Apple continues to boast about how their market share has grown, and thay sold a record number of Macs last year, but they continue to forget about those of us who are nervous about switching.  With Windows Vista now being about the only option on new PCs, and Windows 7 looking as another iffy system, now is the time for Apple to strike and gain a huge portion of the installed user base.  Yet they continue to churn out $2800 laptops like the 17″ MacBook Pro they introduced today.

People always tell me that when you work out the math that Macs don’t cost that much more, but I decided to do a comparison.  I tried to rebuild a 20″ iMac as a Dell computer.  I went with a Vostro 220 Mini Tower, and copied the processors, the  amount of RAM, the hard drive size, one optical drive bay and so on.  When I was all done, the iMac was $1,199 and the Dell I configured was $679.  Gee… which wins?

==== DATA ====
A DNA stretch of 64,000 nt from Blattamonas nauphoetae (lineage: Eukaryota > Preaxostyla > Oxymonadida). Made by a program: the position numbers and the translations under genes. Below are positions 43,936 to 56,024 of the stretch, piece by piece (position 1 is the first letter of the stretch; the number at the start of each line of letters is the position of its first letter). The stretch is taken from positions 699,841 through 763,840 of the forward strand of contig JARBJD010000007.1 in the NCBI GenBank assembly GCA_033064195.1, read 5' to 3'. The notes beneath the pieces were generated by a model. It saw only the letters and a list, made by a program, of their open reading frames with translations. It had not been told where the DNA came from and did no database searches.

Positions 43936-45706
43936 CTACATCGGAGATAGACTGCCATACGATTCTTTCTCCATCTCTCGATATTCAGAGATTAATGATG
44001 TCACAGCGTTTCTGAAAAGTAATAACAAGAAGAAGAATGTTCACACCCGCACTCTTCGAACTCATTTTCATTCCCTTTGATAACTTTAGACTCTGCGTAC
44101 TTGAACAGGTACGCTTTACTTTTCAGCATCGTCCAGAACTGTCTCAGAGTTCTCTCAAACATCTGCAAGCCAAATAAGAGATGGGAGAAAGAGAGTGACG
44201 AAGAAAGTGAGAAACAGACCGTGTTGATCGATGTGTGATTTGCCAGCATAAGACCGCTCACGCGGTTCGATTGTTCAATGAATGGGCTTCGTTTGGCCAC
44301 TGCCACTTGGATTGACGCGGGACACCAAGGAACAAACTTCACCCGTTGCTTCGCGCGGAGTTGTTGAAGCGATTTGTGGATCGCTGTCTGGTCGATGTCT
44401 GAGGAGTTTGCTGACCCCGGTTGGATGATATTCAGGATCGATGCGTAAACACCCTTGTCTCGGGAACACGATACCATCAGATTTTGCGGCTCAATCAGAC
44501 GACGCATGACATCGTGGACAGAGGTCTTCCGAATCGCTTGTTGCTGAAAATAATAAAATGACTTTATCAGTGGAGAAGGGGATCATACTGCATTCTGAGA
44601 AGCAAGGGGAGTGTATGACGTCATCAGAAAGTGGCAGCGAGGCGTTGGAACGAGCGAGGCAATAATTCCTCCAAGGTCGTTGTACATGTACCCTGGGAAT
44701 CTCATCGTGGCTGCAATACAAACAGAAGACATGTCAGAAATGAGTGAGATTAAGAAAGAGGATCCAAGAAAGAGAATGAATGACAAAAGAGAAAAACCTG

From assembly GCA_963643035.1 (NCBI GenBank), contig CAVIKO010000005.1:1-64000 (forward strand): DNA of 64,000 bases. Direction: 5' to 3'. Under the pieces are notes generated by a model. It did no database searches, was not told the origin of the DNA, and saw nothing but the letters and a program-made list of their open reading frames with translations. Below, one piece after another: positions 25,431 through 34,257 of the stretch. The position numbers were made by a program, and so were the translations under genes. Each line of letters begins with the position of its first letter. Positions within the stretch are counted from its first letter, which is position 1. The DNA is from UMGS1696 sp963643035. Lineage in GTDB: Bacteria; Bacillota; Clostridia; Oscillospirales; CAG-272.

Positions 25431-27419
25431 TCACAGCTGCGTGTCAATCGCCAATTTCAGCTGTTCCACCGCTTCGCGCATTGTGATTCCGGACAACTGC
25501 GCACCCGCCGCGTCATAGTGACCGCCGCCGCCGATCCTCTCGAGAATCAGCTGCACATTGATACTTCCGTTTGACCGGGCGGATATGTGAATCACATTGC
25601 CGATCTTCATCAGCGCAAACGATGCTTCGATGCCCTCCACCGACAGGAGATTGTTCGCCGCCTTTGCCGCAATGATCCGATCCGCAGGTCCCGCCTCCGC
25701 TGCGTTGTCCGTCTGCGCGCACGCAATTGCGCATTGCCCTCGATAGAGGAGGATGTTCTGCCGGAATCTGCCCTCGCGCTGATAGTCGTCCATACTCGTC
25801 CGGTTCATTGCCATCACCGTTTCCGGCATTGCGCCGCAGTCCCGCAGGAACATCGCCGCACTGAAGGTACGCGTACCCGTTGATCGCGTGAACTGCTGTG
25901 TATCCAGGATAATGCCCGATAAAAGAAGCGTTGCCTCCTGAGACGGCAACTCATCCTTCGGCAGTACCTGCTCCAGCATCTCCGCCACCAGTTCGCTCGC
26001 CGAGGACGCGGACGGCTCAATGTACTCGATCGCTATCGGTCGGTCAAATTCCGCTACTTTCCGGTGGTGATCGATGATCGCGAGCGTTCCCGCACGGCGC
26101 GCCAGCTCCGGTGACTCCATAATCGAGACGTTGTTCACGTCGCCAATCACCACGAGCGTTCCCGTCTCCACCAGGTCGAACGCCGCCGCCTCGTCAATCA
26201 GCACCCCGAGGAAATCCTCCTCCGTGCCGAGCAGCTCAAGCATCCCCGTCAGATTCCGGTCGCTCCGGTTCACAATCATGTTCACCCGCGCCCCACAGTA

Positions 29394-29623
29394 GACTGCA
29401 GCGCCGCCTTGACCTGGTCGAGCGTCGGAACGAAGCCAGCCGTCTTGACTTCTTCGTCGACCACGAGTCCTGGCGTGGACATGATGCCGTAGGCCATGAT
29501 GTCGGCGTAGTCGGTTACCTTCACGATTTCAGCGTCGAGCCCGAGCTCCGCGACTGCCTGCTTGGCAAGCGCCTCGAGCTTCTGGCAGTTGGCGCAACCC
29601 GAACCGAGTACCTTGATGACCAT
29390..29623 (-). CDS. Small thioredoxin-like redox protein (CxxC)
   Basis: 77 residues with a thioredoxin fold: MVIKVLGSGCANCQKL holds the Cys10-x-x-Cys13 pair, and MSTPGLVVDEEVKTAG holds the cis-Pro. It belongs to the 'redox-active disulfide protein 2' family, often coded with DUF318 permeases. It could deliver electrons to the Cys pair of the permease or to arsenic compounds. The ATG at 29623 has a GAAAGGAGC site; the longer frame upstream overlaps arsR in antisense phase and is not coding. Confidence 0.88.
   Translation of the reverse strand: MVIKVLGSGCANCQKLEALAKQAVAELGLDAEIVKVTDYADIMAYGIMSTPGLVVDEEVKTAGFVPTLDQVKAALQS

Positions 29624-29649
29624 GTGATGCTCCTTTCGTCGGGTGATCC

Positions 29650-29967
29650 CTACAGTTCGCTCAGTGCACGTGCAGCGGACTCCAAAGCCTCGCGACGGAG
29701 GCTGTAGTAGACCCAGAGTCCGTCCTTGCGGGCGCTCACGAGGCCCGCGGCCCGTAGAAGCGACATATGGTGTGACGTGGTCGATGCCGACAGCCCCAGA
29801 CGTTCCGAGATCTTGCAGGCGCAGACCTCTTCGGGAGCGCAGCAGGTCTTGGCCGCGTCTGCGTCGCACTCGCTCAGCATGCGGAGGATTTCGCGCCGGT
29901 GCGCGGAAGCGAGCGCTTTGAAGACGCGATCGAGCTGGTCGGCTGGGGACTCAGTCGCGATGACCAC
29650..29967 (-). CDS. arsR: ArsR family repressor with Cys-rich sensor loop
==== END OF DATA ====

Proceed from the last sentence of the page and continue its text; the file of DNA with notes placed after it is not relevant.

In these economically difficult times, we need the Mac Mini, or something similar.  Apple is going to have to continue to have an entry level unit for the converts and the totally new customers alike.  I know Apple makes good stuff, I own multiple iPods, but as someone who is responsible for multiple computers, I have never been able to rationalize spending the money that Apple wanted me to.  If they want to continue to keep their growth going, they are going to have to consider what they can do to lure in budget minded buyers.

I’ve often speculated that maybe Apple fears growing too big, but with the success of the iPhone, and it now being introduced at Walmart, that is a difficult argument to stand by.  I have also wondered if they did this as to make their buyers feel like they were members of some elite club… again I point to Walmart and the iPhone.